School & District Management Opinion

Pandemic Isolation Damaged School Culture. Here’s How Principals Can Reset

After returning to in-person learning, schools had 3 important difficulties to overcome
By Darin A. Thompson — October 04, 2022 4 min read
conceptual image of teacher remembering why they became a teacher
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Since the return to in-person learning, school leaders throughout the nation have experienced a return that was not so normal. We found ourselves needing to support staff members who had grown accustomed to operating in isolation, were losing their sense of creativity, and were frustrated with the profession.

To mitigate these concerns as a school principal, I centered my focus on helping my staff reconnect to their “why” and recommit to our school concept of one family. I will share how I did this and what other school leaders can do to assuage the ongoing aftershocks of COVID-19 school closures.

As a school principal, I have observed three ways that the return to in-person learning after our long isolation has damaged school culture. I witnessed some teachers operate in isolation, despite coming back with great intentions and excitement. I witnessed many teachers return with a decreased sense of autonomy and creativity in their approach to practice. And I witnessed teachers become extremely frustrated with the persistent uncertainty and increasing demands to minimize the spread of the virus during the return.

About This Series

In this biweekly column, principals and other authorities on school leadership—including researchers, education professors, district administrators, and assistant principals—offer timely and timeless advice for their peers.

The dilemma of teachers not all moving in the same direction collaboratively was a consequence of the professional isolation during the height of the pandemic. As we know, the pandemic forced many of us to retreat, confined to our homes for almost an entire year. Many educators could only engage with their colleagues and students virtually during the 2020-21 school year. This compromised our human connections and ability to operate collaboratively.

Upon the return to in-person learning, a great portion of teachers’ job functions became prescribed. District leaders and administrators across the nation attempted to make the return more palatable by scripting protocols and prescribing plug-and-play instructional routines. This approach had the unfortunate side effect of stifling the creativity that teachers bring with them, giving teachers less autonomy over their work in many school divisions.

Moreover, teachers’ roles shifted tremendously with the return to in-person learning, which often caused them to lose hope in being able to keep up with the evolving demands and sustain themselves emotionally. Layered with an uptick in student disciplinary problems upon the return, many teachers also felt frustrated to the point of considering leaving the profession.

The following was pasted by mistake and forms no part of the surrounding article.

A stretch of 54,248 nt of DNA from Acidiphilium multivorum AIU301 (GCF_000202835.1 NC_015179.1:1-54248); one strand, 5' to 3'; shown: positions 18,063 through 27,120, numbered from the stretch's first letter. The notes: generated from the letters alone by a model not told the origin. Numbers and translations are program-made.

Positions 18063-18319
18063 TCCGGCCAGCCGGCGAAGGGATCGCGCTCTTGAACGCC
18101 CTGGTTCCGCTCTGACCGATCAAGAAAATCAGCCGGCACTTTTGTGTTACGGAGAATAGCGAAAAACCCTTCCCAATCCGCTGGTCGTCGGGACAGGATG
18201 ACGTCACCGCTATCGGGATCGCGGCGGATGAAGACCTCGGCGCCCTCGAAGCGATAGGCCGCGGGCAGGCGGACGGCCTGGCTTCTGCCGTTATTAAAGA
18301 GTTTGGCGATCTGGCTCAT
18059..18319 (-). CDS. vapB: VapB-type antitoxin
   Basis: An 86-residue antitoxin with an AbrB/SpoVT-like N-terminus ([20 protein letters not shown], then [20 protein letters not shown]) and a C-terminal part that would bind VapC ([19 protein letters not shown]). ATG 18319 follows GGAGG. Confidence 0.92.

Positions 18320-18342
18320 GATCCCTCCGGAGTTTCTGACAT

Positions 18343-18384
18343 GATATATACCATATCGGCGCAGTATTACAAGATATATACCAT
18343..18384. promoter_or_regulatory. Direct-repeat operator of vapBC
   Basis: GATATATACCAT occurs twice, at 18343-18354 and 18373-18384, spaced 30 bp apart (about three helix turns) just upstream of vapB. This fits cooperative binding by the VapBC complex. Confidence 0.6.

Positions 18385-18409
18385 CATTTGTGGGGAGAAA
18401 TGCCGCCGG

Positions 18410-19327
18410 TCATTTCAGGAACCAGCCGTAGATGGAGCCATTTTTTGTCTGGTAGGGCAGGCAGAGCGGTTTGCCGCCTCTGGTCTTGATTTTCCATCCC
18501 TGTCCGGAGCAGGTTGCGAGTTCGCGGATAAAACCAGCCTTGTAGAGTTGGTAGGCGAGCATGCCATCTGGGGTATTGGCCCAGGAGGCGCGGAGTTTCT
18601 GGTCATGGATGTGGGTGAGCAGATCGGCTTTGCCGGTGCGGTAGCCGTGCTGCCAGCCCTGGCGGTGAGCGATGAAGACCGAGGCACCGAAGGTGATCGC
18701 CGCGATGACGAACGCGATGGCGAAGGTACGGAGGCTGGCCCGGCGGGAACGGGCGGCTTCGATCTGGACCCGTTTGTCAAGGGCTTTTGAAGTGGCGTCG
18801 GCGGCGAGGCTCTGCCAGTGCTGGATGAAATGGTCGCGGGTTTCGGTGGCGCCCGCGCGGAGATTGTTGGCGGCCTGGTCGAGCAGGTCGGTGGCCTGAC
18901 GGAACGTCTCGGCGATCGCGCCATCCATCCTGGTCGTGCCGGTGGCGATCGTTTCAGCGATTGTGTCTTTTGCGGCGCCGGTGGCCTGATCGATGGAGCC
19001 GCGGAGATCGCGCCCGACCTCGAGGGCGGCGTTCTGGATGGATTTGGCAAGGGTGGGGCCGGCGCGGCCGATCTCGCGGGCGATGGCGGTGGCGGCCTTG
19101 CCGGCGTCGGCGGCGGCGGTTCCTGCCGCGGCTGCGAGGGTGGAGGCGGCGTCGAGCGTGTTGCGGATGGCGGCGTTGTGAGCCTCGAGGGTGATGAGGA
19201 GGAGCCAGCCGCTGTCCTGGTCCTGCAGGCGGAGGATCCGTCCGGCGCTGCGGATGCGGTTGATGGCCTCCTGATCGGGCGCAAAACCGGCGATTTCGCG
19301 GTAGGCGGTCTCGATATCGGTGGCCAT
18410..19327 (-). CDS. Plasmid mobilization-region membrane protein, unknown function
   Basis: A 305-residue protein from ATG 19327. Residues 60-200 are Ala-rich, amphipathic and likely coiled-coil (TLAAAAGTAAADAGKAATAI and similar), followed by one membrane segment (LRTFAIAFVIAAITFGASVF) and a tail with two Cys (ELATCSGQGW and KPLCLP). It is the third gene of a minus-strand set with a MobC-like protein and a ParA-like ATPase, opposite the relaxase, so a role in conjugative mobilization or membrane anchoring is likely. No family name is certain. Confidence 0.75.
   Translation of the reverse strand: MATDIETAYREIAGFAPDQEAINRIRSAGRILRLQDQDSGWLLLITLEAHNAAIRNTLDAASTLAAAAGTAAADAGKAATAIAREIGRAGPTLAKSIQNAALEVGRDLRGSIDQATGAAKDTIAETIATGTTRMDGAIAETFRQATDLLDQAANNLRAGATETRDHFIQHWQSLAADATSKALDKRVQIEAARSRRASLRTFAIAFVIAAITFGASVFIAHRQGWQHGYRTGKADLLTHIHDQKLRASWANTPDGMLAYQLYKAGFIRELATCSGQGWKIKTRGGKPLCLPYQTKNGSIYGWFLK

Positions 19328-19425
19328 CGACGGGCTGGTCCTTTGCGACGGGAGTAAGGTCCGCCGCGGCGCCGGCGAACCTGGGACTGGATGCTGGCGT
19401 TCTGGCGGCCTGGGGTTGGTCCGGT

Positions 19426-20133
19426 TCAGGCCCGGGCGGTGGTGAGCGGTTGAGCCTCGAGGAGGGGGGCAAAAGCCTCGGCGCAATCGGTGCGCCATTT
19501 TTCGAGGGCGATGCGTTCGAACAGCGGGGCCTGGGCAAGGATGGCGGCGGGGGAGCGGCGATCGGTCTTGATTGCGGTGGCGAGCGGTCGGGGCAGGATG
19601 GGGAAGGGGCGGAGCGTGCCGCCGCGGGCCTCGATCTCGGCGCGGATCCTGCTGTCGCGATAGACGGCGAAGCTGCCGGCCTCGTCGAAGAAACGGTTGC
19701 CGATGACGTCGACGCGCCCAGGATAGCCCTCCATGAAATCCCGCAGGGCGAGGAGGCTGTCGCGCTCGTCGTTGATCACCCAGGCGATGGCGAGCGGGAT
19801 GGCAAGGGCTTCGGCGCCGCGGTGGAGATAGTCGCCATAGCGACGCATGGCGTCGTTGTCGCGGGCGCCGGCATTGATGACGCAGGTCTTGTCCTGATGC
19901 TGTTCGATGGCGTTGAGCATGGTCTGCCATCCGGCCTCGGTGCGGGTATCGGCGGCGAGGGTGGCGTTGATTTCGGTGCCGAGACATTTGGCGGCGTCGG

To overcome these specific challenges during this past school year, I made it my mission to help my staff reconnect and recommit. Reconnecting was simply a call to realign our behaviors and practices with our collective “why.” Recommitting is about realigning our efforts as one family and team. This approach served to reset, rejuvenate, and reorient everyone around the fundamental elements of our school’s vision, mission, and purpose.

This approach allowed everyone in our school to avoid resorting to operating in isolation.

To implement this goal of reconnecting and recommitting, I first considered the fact that the need to reorient staff to interacting and collaborating with each other was critical upon the return to in-person learning. I placed a heavy emphasis on consistency and being stronger together in my messaging in staff meetings, in routine communications, and through daily interactions. I also intentionally built opportunities for departmental and interdepartmental teamwork into our day-to-day work and decisionmaking.

This approach allowed everyone in our school to avoid resorting to operating in isolation. In addition to addressing this disconnect, this focus on collaboration and teamwork helped curb frustration and made everyone’s workload more manageable.

Next, I nurtured my teachers’ creativity by ensuring that my leadership was not unidirectional. Unidirectional leadership or authority is hierarchical in nature—all decisionmaking and problem-solving rests with administrators exclusively. I opted instead to use a transformational leadership approach, welcoming the ideas and solutions of those I serve. This transformational approach helped to empower teachers by encouraging innovation and independent problem-solving.

Finally, to curb frustration, I emphasized that staff must exert more energy on solutions rather than becoming engulfed in the existing problems. As a school, we fostered a culture of encouraging courageous dialogue about staff concerns to avoid the proverbial toxic break-room discussions.

I encouraged everyone to speak up directly in a professional manner rather than let concerns fester. We then addressed those concerns together with a deliberate mindset of seeking solutions or understanding. Ultimately, this strategy to curb dissatisfaction made the workplace feel more tolerable and sustainable for teachers.

Fully embracing a theme of reconnecting to the school’s collective “why” and recommitting to each other as a team can help address what many school leaders have witnessed in the aftermath of pandemic school building closures. These efforts have certainly resulted in a necessary transformation at my school.

A version of this article appeared in the October 19, 2022 edition of Education Week as How Principals Can Reset From Pandemic Isolation


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